bonds in the original unduplicated section and allow replication to proceed in a zipper-like fashion.
It is also possible that one chain of a pair occasionally breaks under the strain of twisting. The
polynucleotide chain remaining intact could then
release the accumulated twist by rotation about single bonds and following this, the broken ends, being still in close proximity, might rejoin.
It is clear that, in spite of the tentative suggestions we have just made, the di~eulty of untwisting
is a formidable one, and it is therefore worthwhile
re-examining why we postulate plectonemic coiling,
and not paranemic coiling in which the two helical
threads are not intertwined, but merely in close
apposition to each other. Our answer is that with
paranemic coiling, the specific pairing of bases
would not allow the successive residues of each
helix to be in equivalent orientation with regard to
the helical axis. This is a possibility we strongly
oppose as it implies that a large number of stereochemical alternatives for the sugar-phosphate backbone are possible, an inference at variance to our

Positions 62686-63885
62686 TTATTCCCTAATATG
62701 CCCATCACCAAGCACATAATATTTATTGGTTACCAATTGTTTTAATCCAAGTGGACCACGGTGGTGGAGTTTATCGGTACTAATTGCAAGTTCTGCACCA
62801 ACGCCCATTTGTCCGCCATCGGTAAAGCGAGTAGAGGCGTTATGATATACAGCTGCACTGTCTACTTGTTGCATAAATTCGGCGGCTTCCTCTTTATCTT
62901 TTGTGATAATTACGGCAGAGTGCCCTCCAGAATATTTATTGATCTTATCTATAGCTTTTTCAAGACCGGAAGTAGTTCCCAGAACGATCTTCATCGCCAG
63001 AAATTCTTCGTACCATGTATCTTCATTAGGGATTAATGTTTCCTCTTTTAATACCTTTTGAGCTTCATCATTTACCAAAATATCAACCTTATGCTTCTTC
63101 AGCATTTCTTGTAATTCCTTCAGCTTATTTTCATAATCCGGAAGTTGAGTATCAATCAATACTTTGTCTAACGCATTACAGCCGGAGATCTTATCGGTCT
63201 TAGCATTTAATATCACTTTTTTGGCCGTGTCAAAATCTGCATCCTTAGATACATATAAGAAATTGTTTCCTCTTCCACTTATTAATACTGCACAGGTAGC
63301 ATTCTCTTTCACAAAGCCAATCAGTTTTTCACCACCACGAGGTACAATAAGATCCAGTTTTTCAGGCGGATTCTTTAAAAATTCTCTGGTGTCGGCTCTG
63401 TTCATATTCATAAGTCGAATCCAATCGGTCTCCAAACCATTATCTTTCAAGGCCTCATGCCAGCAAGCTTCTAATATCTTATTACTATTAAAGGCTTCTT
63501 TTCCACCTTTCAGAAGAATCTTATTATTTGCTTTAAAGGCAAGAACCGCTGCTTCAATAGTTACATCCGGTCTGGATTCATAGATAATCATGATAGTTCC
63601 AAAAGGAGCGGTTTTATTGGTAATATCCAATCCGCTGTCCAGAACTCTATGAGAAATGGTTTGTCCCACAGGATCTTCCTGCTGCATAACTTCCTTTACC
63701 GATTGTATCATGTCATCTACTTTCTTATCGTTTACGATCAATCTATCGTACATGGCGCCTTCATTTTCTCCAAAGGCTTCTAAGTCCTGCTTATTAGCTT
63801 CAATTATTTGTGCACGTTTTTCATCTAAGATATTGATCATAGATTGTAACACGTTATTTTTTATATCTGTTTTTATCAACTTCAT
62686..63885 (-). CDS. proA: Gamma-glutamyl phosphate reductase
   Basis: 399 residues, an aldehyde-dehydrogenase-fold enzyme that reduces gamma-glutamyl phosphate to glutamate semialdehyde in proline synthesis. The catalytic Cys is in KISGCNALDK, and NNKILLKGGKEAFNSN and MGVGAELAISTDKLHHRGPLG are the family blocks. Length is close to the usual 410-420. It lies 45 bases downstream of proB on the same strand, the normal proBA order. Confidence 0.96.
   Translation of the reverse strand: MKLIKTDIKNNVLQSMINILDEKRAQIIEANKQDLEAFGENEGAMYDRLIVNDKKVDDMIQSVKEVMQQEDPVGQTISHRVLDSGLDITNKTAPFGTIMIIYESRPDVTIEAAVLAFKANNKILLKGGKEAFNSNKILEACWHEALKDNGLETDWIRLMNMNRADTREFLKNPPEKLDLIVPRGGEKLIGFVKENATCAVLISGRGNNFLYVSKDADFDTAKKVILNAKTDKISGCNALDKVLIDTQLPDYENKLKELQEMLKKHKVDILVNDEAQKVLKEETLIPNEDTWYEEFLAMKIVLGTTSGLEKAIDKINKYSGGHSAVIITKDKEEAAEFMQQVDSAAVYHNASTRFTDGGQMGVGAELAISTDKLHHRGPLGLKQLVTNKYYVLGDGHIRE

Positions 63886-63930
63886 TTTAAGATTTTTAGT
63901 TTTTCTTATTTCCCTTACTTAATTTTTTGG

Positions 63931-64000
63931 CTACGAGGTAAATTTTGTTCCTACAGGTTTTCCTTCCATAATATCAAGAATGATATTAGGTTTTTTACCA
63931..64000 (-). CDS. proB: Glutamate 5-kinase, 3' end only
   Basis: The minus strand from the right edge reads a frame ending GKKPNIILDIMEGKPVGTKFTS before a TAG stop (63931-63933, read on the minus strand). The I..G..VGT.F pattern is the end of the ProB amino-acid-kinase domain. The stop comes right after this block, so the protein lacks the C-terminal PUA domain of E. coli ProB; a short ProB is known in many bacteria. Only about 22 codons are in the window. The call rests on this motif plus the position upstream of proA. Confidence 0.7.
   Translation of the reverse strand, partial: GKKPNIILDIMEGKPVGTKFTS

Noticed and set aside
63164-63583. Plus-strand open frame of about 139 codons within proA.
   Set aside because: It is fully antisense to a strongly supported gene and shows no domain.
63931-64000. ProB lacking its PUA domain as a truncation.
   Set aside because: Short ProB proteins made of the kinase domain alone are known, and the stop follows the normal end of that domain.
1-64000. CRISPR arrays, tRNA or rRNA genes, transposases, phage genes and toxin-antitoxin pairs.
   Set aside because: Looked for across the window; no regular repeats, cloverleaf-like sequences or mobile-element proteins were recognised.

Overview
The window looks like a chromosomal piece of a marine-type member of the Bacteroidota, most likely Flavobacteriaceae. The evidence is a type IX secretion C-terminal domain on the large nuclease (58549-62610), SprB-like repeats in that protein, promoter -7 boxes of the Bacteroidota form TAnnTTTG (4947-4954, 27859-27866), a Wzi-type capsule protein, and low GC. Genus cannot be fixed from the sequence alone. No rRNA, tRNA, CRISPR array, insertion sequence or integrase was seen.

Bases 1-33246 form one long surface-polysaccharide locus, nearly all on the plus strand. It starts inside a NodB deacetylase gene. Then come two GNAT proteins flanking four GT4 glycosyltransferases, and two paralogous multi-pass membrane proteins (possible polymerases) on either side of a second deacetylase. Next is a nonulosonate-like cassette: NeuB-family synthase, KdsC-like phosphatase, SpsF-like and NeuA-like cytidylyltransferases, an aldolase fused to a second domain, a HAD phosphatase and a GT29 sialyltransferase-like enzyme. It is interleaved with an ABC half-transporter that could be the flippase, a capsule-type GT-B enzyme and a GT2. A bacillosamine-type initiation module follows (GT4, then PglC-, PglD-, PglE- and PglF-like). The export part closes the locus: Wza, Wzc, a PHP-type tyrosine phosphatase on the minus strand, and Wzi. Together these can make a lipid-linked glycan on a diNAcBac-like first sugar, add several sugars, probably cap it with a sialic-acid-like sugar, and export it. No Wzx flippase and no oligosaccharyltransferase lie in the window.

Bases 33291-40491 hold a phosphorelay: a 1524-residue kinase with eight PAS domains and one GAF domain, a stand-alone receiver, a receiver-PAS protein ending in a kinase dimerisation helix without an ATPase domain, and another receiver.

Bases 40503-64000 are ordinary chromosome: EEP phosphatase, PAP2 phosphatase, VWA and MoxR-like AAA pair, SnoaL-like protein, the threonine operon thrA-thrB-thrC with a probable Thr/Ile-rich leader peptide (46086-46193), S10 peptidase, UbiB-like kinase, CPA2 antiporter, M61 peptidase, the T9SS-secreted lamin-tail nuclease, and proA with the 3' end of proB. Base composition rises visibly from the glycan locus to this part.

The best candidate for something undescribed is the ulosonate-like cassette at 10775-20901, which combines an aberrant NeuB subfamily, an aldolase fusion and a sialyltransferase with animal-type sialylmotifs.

finding, with stereochemical models (Crick and
Watson, 1953) that the position of the sugar-phosphate group is rather restrictive and cannot be
subject to the large variability necessary for paranemic coiling. Moreover, such a model would not
lead to specific pairing of the bases, since this only
follows if the glucosidic links are arranged regularly in space. We therefore believe that if a helical
structure is present, the relationship between the
helices will be plectonemic.
We should ask, however, whether there might
not be another complementary structure which
maintains the necessary regularity but which is
not helical. One such structure can, in fact, be
imagined. It would consist of a ribbon-like arrangement in which again the two chains are joined
together by specific pairs of bases, located 3.4 A
above each other, but in which the sugar-phosphate
backbone instead of forming a helix, runs in a
straight line at an angle approximately 30 ~ off the